Ottawa police Chief Vern White is among seven new senators appointed by Prime Minister Stephen Harper on Friday.

The list also includes Betty Unger, who ran for "election" to the Senate and is the first woman elected to the post. Bert Brown, who's in the Senate now, was also selected through a vote.

The first elected senator to sit in Parliament was Stan Waters, who was appointed by then-prime minister Brian Mulroney in 1990.

There are no Senate elections in Canada, but Alberta has allowed people to cast ballots for whom they want to represent them as senators.

Also appointed:

  • JoAnne Buth — Manitoba.
  • Norman Doyle — Newfoundland and Labrador. 
  • Ghislain Maltais — Quebec. 
  • Asha Seth — Ontario.
  • Jean-Guy Dagenais — Quebec.

Most of the appointments are effective immediately. White's appointment will take effect on Feb. 20. Dagenais must still pass the requirement that senators own property in their home province or territory before he can officially assume the role.

"I am pleased to announce the addition of seven remarkable Canadians to the Senate of Canada," Harper said in a statement. "All appointees have distinguished themselves in their fields of endeavour and in their service to fellow citizens."

The seven appointments fill the Senate, which now will sit with 61 Conservatives and 41 Liberals. One senator sits as a Progressive Conservative and two sit as independents.

PM rewarding party faithful, NDP says

NDP ethics critic Charlie Angus said Harper uses the Senate to reward the party faithful, override the wishes of Parliament and waste taxpayer money, despite his promise six years ago to clean up Ottawa.

"I was wondering what Stephen Harper’s New Year’s resolution was and I guess it’s to continue to breaking his promise and appointing his Conservative buddies and failed candidates to the undemocratic Senate," Angus said in a statement.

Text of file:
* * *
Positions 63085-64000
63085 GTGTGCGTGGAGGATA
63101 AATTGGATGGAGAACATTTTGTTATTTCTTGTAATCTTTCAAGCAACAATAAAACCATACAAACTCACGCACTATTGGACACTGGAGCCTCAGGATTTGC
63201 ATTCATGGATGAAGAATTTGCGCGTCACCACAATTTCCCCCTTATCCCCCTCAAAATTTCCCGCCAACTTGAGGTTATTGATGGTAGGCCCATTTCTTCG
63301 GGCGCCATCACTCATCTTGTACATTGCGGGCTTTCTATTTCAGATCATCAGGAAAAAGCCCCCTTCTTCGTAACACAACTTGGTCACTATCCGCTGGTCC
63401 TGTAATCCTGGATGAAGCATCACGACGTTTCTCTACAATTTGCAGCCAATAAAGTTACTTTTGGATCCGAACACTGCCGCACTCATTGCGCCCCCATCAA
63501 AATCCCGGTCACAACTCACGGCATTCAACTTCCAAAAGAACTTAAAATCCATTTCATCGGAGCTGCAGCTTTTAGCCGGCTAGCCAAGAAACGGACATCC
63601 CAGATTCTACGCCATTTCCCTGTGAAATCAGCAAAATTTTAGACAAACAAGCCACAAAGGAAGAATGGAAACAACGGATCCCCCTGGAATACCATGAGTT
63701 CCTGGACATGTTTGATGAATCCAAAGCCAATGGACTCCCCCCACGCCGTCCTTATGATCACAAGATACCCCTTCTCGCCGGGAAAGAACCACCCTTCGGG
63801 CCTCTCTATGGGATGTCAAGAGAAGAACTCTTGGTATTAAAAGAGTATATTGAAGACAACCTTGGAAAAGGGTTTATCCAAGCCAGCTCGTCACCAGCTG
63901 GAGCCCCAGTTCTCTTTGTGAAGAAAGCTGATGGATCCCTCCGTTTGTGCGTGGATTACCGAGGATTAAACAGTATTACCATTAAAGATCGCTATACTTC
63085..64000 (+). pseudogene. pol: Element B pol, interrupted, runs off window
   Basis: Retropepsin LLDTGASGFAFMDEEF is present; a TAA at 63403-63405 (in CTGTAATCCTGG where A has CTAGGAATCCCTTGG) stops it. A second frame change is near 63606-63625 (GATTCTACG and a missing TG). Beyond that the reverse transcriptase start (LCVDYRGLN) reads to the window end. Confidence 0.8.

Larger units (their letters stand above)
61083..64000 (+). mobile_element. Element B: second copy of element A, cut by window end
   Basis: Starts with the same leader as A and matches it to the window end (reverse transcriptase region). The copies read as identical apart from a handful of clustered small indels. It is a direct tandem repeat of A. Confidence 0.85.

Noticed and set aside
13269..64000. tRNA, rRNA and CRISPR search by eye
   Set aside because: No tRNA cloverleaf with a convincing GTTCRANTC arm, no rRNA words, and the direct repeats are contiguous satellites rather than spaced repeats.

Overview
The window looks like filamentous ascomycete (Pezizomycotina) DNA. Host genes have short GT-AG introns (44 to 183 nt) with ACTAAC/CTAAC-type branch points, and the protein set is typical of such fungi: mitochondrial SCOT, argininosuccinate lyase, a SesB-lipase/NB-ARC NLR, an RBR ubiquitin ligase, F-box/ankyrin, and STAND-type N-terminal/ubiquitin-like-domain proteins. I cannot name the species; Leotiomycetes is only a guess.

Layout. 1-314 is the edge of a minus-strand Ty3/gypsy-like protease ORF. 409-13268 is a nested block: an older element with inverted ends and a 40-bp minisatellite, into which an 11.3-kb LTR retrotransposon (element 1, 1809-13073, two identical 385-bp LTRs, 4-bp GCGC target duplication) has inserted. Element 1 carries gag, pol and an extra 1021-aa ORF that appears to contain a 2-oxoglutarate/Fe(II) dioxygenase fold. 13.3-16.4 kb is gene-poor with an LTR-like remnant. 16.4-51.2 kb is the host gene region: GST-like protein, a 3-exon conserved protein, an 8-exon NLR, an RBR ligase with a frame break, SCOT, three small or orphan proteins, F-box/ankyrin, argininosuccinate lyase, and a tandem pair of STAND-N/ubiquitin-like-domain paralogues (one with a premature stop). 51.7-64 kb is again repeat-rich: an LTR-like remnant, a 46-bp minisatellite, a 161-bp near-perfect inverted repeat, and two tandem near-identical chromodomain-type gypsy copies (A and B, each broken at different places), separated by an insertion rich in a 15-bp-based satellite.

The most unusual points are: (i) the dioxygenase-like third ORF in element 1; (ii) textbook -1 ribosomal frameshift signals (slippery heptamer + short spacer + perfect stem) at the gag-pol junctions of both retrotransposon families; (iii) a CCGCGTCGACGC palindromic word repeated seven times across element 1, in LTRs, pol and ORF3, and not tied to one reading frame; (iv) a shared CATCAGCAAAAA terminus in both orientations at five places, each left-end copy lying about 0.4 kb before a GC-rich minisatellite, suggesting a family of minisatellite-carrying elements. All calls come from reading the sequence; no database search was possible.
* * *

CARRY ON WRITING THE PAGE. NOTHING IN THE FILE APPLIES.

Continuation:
A spokesman for interim Liberal Leader Bob Rae said the timing of the announcement speaks for itself: It came Friday after 4 p.m. in Ottawa, so late in the day that it's difficult for newscasts to cover. The practice is common enough that it's referred to as "taking out the trash."

"The backgrounder makes it clear many of these appointments are intensely partisan," Daniel Lauzon said in a statement.

Dagenais ran for the Conservatives in the last federal election, losing to NDP MP Marie-Claude Morin. Doyle, a former Progressive Conservative MP, served as president of the Conservative Party.

Maltais worked as a contractor for the Conservative Party of Canada from 2006 to 2007, and has been the director of the Quebec wing of the party since 2009.

Seth is an obstetrician and gynecologist and won an award from the Ontario College of Physicians and Surgeons in 2010.

White and Dagenais are both career police officers, and will likely play big roles in the government's justice agenda.

Senate reform stalled

The statement from Harper's office says all new appointees have pledged to support the government in its efforts to make the Senate more democratic and accountable, including legislation to limit senators' terms and encouraging the provinces and territories to hold elections for Senate nominees.

The government introduced Senate reform legislation last spring, but it hasn't been debated. Some premiers, including Ontario's Dalton McGuinty and Saskatchewan's Brad Wall, are opposed to it or have expressed ambivalence.

Unger was elected as one of Alberta's senators-in-waiting in 2004, along with Brown, Link Byfield and Cliff Breitkreuz. The elections were supposed to be good for six years, but in 2010 then-premier Ed Stelmach extended the terms for another three years. Byfield said that was equivalent to an appointment and resigned.

Alberta Premier Alison Redford has promised to hold a Senate election along with the next provincial election, which could come as early as March 2012.

With files from The Canadian Press